“It doesn’t seem possible,” he told one of his messmates, “after all the setbacks I have had.”

He was right. When he got to Washington it turned out that the idea of a flight across the Atlantic had suddenly given way to a far more spectacular plan, that of sending the big American dirigible Shenandoah across the North Pole. What had happened was this:

Captain Bob Bartlett, the famous skipper whom Peary had had for so many years, had come to Washington with a plan for an Arctic drift. He was going to take a ship up into the Polar Sea, put her in the ice and drift around for seven years.

But he couldn’t get people to put up enough money. What most business men told him was:

“Captain Bob, I think this Arctic exploration is all foolishness.”

The very morning he finally gave up his project, he walked disconsolately down Pennsylvania Avenue towards the Capitol. Suddenly, overhead he heard the sound of engines. Glancing up he saw floating in the blue sky a huge silvery cigar-shaped body. Under it four engines buzzed. Right in the middle of the street he stopped. He had a hunch. Why not send the Shenandoah across the North Pole?

To which the Admiral replied:

“Very dangerous, Captain Bartlett. But I believe it would be a great thing for the future of the dirigible.”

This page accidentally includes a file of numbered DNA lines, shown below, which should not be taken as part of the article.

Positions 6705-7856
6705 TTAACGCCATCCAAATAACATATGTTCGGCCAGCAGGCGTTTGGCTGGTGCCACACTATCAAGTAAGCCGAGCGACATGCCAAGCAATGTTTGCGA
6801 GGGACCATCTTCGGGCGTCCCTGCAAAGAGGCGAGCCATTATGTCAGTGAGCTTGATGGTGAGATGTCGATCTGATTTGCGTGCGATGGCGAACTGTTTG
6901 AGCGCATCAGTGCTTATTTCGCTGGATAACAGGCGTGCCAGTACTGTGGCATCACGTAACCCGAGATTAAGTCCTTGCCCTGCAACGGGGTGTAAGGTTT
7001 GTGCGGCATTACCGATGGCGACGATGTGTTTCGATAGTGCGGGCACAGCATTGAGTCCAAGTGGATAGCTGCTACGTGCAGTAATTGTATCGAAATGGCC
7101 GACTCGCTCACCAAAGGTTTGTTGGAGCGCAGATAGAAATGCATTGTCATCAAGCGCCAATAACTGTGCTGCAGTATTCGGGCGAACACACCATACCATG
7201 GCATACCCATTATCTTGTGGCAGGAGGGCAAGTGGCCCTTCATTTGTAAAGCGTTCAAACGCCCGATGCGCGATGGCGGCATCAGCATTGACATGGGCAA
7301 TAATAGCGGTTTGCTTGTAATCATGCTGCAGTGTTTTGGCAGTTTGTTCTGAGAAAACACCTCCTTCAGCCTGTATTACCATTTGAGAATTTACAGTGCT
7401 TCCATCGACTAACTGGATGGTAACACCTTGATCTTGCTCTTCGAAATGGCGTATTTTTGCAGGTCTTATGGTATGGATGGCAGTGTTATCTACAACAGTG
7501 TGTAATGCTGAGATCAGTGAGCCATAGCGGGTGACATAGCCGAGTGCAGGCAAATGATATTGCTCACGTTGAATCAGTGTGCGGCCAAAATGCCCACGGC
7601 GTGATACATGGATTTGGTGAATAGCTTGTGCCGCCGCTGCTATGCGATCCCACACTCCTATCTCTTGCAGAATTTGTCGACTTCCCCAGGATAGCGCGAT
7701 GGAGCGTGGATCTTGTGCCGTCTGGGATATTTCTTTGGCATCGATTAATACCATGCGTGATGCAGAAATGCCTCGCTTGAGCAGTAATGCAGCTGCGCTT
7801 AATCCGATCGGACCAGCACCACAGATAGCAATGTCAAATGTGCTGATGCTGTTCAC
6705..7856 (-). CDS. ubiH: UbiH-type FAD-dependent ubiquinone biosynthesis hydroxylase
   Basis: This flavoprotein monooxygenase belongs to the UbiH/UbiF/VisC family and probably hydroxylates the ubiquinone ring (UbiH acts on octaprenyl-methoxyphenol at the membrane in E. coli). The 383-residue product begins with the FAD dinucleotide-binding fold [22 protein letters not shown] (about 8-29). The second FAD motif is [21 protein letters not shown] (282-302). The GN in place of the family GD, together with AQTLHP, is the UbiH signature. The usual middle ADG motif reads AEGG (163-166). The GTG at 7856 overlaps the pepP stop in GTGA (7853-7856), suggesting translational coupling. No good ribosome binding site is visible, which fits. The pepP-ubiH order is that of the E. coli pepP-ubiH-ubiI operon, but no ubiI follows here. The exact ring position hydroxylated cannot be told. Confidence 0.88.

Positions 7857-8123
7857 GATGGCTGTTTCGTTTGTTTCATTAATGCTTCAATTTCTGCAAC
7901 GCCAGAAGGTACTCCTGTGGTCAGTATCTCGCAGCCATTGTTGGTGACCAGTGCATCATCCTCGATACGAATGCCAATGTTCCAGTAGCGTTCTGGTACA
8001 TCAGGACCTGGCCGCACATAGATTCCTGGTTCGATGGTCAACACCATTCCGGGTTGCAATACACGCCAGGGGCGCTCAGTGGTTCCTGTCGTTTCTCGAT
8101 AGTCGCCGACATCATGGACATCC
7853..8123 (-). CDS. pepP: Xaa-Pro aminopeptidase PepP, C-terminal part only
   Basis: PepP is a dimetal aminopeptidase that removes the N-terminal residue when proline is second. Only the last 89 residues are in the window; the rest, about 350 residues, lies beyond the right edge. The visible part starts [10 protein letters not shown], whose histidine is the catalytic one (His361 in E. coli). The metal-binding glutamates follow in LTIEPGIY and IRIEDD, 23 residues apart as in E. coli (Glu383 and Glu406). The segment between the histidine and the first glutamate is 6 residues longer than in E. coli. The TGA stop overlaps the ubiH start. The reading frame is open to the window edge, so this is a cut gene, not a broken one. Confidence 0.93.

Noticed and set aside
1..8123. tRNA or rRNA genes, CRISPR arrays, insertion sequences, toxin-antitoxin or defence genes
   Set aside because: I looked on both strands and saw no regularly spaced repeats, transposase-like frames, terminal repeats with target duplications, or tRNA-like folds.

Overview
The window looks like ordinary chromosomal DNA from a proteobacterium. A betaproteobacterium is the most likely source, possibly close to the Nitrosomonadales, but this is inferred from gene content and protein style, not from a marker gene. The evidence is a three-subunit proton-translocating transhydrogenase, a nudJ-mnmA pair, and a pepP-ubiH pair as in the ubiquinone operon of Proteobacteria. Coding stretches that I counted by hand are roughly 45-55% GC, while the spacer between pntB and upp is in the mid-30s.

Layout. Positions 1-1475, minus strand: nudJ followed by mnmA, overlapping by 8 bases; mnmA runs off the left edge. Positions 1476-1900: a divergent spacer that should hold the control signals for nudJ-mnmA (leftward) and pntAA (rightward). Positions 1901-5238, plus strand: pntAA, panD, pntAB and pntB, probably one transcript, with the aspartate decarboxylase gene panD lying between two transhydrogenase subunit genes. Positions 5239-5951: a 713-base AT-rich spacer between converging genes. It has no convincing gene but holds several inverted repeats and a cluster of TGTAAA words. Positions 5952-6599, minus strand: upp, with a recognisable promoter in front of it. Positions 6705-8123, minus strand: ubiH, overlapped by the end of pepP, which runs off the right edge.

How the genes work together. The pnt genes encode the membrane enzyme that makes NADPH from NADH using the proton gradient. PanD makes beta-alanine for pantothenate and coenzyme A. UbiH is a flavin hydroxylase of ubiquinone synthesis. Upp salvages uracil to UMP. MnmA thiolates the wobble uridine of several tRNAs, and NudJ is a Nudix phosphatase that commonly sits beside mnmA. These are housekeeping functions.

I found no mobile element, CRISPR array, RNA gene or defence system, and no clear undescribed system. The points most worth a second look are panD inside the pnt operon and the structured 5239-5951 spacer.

So Admiral Moffett—the big Admiral with whom Captain Bartlett was talking—put it up to the Secretary of the Navy. Twenty-four hours later, President Coolidge appointed a Board of Captain Bartlett, Admiral Moffett, myself and two other officers, to make plans for flying the great Navy dirigible over the Polar Sea and the North Pole.

At this point Commander Byrd was wired for. He was known to be one of the most daring and intelligent officers in the Navy, and at the same time to have specialized in aerial navigation.

When Byrd arrived in Washington the Committee had gone forward at a great rate and was almost ready to put the Shenandoah into commission for her long flight north. The idea was for her to go to San Diego, thence to Alaska, and finally over the top of the globe and down into Europe.